The asylum policy that emerged from last month’s EU-Turkey negotiations—and that has already resulted in the deportation of hundreds of asylum seekers from Greece to Turkey—has four fundamental flaws. First, the policy is not truly European; it was negotiated with Turkey and imposed on the EU by German Chancellor Angela Merkel.
Important progress was made at the donors’ conference for Syrian refugees convened in London on February 4. But much more remains to be done. The international community is still vastly underestimating what is needed to support refugees, both inside and outside the borders of the European Union.
The leaders of the US and the EU are making a grievous error in thinking that president Vladimir Putin’s Russia is a potential ally in the fight against Islamic State. The evidence contradicts them. Putin’s aim is to foster the EU’s disintegration, and the best way to do so is to flood Europe with Syrian refugees.
As Britain approaches a crucial vote on whether to leave or remain in the EU, there is no doubt about how far-reaching the consequences could be for future generations. While some may be reluctant to be drawn into the debate, I believe the stakes are simply too high to remain silent.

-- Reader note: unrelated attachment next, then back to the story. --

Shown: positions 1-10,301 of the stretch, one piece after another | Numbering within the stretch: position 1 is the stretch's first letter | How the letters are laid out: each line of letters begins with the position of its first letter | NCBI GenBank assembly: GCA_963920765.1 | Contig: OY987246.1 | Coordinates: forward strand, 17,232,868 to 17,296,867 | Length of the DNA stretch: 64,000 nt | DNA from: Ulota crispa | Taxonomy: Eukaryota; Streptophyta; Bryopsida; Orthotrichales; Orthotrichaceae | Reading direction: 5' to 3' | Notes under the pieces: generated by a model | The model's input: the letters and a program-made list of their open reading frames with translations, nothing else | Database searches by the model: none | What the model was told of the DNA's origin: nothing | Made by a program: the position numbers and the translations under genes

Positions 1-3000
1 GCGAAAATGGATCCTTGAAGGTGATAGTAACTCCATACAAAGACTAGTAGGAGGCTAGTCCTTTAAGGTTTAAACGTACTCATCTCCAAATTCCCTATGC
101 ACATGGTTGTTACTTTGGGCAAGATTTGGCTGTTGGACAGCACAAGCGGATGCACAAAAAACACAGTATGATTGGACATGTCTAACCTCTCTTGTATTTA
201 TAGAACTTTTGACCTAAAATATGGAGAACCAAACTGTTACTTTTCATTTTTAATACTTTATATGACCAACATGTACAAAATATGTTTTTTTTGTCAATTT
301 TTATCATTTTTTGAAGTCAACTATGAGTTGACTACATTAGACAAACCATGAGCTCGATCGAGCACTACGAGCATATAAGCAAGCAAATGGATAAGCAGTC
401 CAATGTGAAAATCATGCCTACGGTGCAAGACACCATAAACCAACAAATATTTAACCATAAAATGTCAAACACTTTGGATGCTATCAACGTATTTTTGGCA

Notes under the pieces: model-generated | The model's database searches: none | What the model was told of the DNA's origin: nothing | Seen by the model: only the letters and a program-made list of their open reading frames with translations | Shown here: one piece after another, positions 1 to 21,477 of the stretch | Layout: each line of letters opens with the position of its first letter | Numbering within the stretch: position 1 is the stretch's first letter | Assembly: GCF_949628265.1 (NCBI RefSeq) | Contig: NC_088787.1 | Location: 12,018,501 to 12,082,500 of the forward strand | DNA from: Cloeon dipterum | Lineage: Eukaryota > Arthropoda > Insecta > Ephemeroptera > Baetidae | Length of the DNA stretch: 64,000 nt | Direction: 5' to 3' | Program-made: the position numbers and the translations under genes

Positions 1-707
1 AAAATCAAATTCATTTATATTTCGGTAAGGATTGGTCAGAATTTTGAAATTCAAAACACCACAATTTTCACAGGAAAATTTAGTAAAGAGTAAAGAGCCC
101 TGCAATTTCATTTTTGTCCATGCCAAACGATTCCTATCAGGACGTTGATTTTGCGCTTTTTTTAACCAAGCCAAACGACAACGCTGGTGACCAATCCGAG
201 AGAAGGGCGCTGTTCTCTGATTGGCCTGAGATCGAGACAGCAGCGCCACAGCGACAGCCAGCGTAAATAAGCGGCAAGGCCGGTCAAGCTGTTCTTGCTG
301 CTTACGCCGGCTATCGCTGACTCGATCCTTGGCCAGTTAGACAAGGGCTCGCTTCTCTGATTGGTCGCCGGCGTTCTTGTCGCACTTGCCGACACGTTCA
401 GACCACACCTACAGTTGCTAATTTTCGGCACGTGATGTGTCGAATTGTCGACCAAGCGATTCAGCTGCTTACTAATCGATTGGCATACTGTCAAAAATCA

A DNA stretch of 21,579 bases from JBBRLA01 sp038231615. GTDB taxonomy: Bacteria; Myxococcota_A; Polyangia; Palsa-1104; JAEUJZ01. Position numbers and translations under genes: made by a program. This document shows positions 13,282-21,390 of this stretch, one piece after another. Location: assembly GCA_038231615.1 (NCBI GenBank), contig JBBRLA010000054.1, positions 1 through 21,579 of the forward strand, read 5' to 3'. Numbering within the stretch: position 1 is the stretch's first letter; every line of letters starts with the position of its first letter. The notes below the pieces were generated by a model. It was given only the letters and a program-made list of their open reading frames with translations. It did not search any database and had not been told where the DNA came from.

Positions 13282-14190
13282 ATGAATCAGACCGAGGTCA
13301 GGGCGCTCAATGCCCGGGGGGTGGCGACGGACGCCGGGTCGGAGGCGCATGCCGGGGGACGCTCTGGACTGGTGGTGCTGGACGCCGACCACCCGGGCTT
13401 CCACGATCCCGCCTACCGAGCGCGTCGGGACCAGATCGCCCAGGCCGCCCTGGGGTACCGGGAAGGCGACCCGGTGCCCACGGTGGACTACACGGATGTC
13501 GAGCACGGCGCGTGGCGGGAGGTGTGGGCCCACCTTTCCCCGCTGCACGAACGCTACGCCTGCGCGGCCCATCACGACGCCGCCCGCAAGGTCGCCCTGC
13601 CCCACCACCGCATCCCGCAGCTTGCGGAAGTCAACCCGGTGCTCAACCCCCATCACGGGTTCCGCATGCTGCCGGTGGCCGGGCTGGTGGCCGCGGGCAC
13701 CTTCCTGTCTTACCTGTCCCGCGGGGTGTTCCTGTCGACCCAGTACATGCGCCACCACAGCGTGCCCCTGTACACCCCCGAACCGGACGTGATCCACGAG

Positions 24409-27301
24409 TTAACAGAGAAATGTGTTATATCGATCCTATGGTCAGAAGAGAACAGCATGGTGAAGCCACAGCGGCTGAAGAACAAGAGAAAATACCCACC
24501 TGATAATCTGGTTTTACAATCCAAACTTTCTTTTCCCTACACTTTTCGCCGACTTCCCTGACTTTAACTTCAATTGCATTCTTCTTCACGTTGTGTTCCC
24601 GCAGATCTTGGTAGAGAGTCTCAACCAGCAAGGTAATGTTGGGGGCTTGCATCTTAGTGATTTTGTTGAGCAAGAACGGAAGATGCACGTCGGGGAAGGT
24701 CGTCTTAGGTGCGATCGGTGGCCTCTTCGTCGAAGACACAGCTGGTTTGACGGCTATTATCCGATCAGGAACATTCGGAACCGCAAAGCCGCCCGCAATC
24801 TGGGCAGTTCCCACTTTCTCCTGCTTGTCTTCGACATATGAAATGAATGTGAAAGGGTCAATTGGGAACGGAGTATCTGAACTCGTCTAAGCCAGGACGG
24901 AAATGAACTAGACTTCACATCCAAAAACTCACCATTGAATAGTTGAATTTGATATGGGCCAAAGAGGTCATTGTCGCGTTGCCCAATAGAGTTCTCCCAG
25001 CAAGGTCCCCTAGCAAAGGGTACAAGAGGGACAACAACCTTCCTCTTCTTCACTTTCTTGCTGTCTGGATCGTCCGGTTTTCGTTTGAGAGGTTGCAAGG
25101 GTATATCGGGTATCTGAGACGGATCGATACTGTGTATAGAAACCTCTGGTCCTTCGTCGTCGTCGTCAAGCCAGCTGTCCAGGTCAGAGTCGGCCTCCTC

The European Union needs to accept responsibility for the lack of a common asylum policy, which has transformed this year’s growing influx of refugees from a manageable problem into yet another political crisis. Each member state has selfishly focused on its own interests, often acting against the interests of others.
Because of the structural defects of the euro, the European authorities have had to become masters of the art of muddling through one crisis after another. This practice is popularly known as kicking the can down the road although it would be more accurate to describe it as kicking the can uphill so that it keeps coming back.
Ukraine is struggling to negotiate a deal with its creditors, which the International Monetary Fund demands as a condition for further financial support. Russian aggression has taken a terrible toll on the economy of the new Ukraine, making its $19 billion in foreign debt unsustainable.
As many as 400,000 people will make dangerous journeys to reach Europe this year, about half of them fleeing the civil war in Syria or brutal government repression in Eritrea. By the time they reach the west, they will have had to risk their lives twice: once in fleeing their countries, and again in entering ours.